Greeks are claiming that Germany still owes billions of euros in reparations for crimes committed under the Nazi regime during World War II - as the country reacts to a long haul of austerity measures.

Campaigners have taken to the streets, lashing out at the financial authority imposed by Germany and the Troika, comprising the European Union (EU), International Monetary Fund (IMF) and European Central Bank (ECB). Greece has been subjected to a programme of austerity measures in return for billions of euros in bailout funds.

However, Aristomenis Syngelakis is leading a campaign to get Germany to "pay back" €162bn (£134bn, $223bn) to compensate for hundreds of villages destroyed by the Nazis and the killing of thousands of citizens between 1941 and 1944.

He claims that the campaign is not just about claiming back much-needed cash but it is also about bolstering national pride.

"I will not give up the fight. I owe it to my father who saw his father, grandfather and three brothers killed by the Germans," said Syngelakis to Reuters.

Germany has already stipulated that that is has honoured its war obligations by paying Greece €59m in reparations in 1960 and that Greeks' demand for more cash has been considered but rejected.

"This question has been thoroughly examined and answered negatively," said government spokesman Steffen Seibert in March this year.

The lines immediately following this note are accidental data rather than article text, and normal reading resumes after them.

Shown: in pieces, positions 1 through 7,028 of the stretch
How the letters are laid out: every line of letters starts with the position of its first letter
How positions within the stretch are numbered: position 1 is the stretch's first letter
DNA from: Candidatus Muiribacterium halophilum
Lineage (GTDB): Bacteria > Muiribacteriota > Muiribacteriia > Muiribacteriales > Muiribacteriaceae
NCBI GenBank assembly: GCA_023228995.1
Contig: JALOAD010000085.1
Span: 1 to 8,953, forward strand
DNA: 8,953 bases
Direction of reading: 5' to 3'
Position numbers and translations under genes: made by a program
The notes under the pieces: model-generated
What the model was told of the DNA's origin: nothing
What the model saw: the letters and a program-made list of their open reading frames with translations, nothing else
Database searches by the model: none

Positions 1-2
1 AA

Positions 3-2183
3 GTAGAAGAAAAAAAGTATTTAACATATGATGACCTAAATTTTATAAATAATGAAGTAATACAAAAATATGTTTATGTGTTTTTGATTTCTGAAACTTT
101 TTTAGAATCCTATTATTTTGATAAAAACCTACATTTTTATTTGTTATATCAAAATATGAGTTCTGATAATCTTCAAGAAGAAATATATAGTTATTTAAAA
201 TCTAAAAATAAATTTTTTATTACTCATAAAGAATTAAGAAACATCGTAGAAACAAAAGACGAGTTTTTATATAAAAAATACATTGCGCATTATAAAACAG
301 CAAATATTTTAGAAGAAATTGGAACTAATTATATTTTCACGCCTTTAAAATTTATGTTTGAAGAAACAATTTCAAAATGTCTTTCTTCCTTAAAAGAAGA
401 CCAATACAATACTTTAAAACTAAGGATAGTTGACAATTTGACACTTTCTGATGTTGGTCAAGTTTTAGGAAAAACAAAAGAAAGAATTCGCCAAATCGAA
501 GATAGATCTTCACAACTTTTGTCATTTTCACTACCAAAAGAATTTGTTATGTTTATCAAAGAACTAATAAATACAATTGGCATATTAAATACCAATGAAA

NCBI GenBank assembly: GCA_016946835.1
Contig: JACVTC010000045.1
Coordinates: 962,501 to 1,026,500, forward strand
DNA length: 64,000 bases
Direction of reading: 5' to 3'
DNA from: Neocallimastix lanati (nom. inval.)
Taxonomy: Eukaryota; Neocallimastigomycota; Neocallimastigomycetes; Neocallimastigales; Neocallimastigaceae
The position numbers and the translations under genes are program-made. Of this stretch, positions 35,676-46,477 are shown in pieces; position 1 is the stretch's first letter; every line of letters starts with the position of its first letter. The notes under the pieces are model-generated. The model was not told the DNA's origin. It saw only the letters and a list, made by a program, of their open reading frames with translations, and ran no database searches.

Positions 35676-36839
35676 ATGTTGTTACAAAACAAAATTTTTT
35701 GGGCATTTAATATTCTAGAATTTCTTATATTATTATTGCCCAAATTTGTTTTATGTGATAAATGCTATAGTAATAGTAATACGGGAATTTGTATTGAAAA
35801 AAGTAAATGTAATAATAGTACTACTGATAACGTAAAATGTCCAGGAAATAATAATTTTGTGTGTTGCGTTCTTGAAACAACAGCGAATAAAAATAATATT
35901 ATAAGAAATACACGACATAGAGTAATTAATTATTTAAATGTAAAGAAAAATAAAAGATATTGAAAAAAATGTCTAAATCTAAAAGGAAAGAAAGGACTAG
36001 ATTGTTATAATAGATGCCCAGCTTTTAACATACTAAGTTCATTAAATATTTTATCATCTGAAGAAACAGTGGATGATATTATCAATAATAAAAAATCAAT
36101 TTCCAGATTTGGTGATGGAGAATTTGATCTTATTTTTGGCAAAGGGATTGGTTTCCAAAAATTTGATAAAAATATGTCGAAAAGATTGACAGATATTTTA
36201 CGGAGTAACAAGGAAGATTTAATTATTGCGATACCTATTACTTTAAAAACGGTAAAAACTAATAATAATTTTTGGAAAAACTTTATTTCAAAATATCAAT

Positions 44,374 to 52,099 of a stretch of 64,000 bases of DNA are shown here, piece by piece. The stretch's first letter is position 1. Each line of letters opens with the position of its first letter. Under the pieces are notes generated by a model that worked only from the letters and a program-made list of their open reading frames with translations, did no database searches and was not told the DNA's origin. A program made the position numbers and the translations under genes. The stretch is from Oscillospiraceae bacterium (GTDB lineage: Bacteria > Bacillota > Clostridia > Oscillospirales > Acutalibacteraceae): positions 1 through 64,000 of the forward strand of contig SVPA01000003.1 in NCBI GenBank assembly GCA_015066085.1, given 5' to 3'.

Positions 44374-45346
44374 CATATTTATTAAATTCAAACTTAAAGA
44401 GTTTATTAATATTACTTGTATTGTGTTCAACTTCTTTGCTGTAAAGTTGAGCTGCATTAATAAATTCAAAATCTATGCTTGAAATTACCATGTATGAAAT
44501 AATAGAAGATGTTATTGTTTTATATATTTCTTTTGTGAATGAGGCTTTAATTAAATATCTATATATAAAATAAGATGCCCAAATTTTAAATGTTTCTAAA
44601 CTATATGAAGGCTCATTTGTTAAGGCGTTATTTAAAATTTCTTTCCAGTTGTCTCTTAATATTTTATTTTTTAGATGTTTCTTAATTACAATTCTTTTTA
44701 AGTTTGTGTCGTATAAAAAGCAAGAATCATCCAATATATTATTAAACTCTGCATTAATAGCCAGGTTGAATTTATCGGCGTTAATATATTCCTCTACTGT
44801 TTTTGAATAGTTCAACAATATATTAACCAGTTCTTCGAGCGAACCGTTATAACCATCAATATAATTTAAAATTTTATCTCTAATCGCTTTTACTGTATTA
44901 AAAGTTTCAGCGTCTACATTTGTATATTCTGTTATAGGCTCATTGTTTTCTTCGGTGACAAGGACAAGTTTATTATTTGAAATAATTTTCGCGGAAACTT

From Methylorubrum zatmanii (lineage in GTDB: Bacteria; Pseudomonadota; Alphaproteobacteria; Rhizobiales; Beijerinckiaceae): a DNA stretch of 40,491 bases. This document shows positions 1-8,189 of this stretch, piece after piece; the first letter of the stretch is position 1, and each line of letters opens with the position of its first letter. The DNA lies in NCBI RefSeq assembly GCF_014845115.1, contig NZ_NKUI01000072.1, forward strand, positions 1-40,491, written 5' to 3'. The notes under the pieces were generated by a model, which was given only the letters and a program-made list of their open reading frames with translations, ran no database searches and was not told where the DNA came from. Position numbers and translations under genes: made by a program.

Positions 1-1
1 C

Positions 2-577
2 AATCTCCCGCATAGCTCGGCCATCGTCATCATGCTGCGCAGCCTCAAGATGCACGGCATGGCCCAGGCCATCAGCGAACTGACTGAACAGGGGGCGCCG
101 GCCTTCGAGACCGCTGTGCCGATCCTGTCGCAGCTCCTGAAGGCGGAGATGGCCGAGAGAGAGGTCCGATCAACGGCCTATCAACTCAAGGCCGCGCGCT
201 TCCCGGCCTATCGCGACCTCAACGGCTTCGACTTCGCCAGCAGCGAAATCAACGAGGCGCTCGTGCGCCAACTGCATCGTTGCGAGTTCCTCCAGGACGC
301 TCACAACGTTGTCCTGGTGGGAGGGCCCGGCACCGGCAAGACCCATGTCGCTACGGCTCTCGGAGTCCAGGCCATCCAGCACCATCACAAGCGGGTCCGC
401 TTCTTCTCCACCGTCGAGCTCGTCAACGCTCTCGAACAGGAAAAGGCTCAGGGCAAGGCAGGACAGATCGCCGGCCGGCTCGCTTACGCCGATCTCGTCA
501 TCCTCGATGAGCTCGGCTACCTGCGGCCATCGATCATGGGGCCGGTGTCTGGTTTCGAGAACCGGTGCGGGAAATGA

Why Greece Needs More Money

Greeks Claim Germany Owes €162bn in Nazi Reparations as Austerity Measures Bite
Greeks Claim Germany Owes €162bn in Nazi Reparations as Austerity Measures Bite Reuters

Last month, European authorities revealed that they are not considering a third bailout package for Greece despite the country still suffering from economic hardship.

The Troika promised €240bn repair the Greek economy, which was dragged into a crisis in 2010 after its public finances have spun out of control.

In return, Greece was asked to undertake major austerity cuts.

Bailout terms imposed by lenders have troubled Athens, which faced a number of protests over its proposed austerity measures. Due to the delay in undertaking reforms, the lenders found it hard to disburse amounts under already promised packages.

The second eurozone bailout programme for Greece expires at the end of 2014, and a failure to secure funds is expected to trouble the country further.

In February, German media reported that Berlin was looking into the possibilities for a further €10bn to €20bn in aid to Greece.